By many accounts, Chris Thomas and his girlfriend were both in on the killing of her parents. But when it came time for justice, Thomas received the death sentence while his girlfriend, Jessica Wiseman, became a free woman.
In one sense, Thomas's supporters say, he was the victim of bad timing. Although both of the accused were juveniles--Thomas was 17 and Wiseman was 14--only Thomas was tried as an adult.
He is scheduled to die Wednesday night unless Gov. James S. Gilmore III (R) accepts pleas to halt the execution based on questions about whether Thomas killed both of Wiseman's parents and about the disparity in punishment.
At the time of the crime in 1990, no one under 15 could be tried as an adult in Virginia, no matter how heinous the crime. Wiseman got a closed hearing in Juvenile Court, which found her to be a delinquent and ordered her confined in a juvenile facility until her 21st birthday, which was July 26, 1997. On that date, she was freed.
As for Thomas, Virginia juries did not have the choice of sentencing a killer to life in prison without the possibility of parole. So the choice came down to execution or prison time that could be as little as 20 to 25 years. Thomas was sentenced to death.
Since the murders, Virginia has changed its laws in ways that might have affected the outcome of both cases. As of July 1, 1994, juveniles as young as 14 could be charged as adults. On Jan. 1, 1996, the state abolished parole.
On Nov. 10, 1990, James B. and Kathy Wiseman, both 32, were shot in their Middlesex County home, which they shared with their daughter. Prosecutors said the couple objected to their daughter's relationship with Thomas. The boy, they said, went into the parents' bedroom and shot each of them once while they slept, but Kathy Wiseman managed to run to her daughter's bedroom, where she was shot again.
Thomas pleaded guilty to first-degree murder in the shooting of James B. Wiseman and not guilty to killing Kathy Wiseman. A jury found him guilty of that killing, too.
Under Virginia law, a death sentence can be meted out only in certain circumstances, which must include a first-degree murder and another offense, such as murder during a rape or robbery, or a multiple murder. Even then, the jury must find that the murder was particularly vile, or that the murderer showed signs of being a danger in the future.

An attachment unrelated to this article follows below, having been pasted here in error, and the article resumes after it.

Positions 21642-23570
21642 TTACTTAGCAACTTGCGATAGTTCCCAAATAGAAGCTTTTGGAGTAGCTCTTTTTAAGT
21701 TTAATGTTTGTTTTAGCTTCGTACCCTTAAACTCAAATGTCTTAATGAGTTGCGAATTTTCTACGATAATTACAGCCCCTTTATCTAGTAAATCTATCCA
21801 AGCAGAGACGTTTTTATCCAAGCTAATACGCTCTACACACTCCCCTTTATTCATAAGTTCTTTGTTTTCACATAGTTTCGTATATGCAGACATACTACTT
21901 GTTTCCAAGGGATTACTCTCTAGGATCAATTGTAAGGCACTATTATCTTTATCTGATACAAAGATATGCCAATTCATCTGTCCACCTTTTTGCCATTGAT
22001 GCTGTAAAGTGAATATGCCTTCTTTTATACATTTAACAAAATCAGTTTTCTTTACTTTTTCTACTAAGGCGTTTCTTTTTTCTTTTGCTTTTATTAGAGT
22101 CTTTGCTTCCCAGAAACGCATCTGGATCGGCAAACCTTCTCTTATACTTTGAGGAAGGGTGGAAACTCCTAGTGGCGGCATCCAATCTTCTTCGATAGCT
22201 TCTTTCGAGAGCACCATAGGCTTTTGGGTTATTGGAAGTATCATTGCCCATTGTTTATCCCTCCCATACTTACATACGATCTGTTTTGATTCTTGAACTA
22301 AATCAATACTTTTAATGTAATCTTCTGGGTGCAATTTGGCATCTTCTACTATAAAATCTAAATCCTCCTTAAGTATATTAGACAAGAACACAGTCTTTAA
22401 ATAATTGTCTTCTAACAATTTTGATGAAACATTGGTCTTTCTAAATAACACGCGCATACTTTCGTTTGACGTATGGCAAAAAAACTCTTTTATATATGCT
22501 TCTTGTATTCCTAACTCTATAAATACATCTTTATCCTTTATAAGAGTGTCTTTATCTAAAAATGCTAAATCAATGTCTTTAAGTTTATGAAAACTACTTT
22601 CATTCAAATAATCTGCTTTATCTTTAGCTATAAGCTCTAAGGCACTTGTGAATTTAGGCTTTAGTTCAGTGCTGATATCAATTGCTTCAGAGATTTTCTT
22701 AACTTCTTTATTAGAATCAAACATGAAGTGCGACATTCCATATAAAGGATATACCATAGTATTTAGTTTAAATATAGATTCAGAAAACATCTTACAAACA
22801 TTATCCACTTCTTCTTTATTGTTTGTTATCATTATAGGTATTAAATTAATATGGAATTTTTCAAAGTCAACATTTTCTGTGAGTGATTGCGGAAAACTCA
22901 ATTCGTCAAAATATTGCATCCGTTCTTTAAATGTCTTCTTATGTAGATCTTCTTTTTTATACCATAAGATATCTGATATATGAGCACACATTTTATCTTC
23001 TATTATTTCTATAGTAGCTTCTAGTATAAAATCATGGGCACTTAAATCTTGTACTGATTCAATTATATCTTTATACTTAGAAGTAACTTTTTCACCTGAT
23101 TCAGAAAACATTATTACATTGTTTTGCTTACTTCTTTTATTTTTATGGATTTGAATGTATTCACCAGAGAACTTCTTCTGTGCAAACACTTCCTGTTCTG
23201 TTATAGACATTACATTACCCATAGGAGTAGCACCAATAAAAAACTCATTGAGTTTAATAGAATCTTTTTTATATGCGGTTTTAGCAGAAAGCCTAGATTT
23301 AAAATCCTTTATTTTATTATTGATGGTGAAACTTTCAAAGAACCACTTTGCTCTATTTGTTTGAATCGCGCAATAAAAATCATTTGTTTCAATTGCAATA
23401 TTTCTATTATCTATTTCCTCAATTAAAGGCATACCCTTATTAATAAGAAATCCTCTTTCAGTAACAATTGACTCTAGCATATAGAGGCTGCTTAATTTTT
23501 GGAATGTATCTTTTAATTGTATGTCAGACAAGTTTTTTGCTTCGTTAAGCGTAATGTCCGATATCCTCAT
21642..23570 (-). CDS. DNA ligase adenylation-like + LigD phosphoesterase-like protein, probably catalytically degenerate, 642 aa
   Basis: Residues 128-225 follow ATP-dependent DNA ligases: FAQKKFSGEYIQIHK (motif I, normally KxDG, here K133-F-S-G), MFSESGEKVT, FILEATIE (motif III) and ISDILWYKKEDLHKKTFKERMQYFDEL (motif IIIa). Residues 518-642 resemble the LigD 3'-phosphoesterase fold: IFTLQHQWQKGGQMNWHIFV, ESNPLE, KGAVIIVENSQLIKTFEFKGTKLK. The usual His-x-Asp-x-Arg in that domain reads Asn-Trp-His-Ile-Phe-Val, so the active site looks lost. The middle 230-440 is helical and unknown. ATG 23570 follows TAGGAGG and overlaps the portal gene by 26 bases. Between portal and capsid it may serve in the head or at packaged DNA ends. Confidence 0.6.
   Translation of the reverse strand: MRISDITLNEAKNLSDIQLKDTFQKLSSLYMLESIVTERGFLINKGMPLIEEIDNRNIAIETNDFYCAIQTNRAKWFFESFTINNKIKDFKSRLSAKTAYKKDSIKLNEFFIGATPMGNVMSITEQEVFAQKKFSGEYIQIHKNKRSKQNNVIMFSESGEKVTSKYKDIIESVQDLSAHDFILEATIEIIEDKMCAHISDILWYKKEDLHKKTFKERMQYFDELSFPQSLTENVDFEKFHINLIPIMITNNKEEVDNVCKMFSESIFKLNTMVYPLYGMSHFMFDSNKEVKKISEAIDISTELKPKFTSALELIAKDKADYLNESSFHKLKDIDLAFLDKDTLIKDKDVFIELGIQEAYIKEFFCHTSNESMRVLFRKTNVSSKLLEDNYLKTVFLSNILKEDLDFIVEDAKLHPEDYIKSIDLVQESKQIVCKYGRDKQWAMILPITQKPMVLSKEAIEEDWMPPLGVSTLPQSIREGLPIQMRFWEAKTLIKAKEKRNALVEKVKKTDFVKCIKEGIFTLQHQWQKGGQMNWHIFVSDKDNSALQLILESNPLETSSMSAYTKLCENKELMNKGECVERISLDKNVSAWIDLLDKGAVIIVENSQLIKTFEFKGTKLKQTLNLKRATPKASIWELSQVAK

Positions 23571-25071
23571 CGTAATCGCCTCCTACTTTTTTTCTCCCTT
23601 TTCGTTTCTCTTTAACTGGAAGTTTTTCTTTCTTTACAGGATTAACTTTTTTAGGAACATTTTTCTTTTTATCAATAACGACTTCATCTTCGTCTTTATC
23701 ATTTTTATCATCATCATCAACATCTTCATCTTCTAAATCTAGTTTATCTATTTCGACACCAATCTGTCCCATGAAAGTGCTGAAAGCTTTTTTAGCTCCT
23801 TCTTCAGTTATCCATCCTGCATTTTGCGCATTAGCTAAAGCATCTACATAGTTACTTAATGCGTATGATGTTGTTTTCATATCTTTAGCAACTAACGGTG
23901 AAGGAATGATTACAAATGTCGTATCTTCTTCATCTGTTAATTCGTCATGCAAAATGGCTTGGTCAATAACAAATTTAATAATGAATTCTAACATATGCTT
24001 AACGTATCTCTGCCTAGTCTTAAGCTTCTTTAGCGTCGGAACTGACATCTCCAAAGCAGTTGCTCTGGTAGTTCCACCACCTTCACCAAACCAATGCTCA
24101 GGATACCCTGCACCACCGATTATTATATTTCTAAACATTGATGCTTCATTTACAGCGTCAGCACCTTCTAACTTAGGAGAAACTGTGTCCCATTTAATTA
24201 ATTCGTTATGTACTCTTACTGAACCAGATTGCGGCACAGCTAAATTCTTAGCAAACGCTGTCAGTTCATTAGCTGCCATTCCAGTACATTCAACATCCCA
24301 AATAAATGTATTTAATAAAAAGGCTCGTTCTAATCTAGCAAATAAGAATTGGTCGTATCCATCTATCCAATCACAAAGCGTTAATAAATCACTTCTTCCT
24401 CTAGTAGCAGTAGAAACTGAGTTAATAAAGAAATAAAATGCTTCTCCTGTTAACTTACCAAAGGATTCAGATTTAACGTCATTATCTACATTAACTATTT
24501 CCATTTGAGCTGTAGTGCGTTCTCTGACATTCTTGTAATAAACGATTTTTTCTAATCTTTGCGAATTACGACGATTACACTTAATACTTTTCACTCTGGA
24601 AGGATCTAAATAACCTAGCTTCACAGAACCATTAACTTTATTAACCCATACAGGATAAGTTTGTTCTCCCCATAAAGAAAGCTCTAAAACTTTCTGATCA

Attorneys for Thomas say that both before and after the trial, he told Jessica Wiseman that he was willing to protect her by taking the blame for both killings.
Thomas's lawyers want to talk to Wiseman but cannot find her.
This week, two Richmond women who spent time in jail with Wiseman came forward to say that she had told them it was she, not Thomas, who fired the shot that killed her mother.
In an affidavit submitted to Gilmore along with a petition for clemency, a woman identified publicly only as Nicole said that in 1990, she and Wiseman were held at the Richmond Juvenile Detention Center and that during their stay, Wiseman told her and others that "Chris killed my father, and I killed my mother."
Nicole, who was in the juvenile lockup for fighting in school, added that Wiseman said she that had been "abused all my life" by her parents and that "Chris wanted to run away; he didn't want to do this. But I wanted to make my parents feel the pain that they had caused me."
This afternoon, another woman, identified as "J," said she was Wiseman's roommate at the Bon Air Correctional Center, where Wiseman spent most of her sentence.
"J," who said she provided Gilmore with her full identity, said Wiseman told her that her wounded mother came to her room asking, "Why, Jessica, why?" and that her daughter then shot her.
If that is true, Thomas's crime would not have qualified for the death penalty, according to Rob Lee, director of the Virginia Capital Representation Resource Center.
But David Botkins, spokesman for Virginia Attorney General Mark L. Earley (R), disagreed, saying Thomas "is guilty of murder--regardless. . . . Even if Thomas's girlfriend . . . was involved, it doesn't exonerate him. . . . The brutal murders were cold and calculated."
Gilmore's deputy press secretary, Lila Young, said today that "the governor will review the entire case, including the affidavits, and if his lawyers want to meet again, we will be glad to do that."
The U.S. Supreme Court, by a vote of 7 to 2, with Justices Ruth Bader Ginsberg and John Paul Stevens dissenting, rejected an appeal from Thomas on Monday.
If the execution goes forward, Thomas, now 26, would be the second juvenile offender executed in Virginia since 1924. Last October, Duane Allen Wright, 26, of the District, was executed for killing an Annandale woman and two others in a five-day shooting spree in 1989, when he was 17.
Nationally, of the 3,600 inmates on death row, only 74--about 2 percent--were under age 18 at the time of their crimes, according to Richard Dieter, executive director of the Death Penalty Information Center.
CAPTION: Chris Thomas, left, and Jessica Wiseman, above, leave courthouses in Virginia after court proceedings in 1991 in the killings of her parents.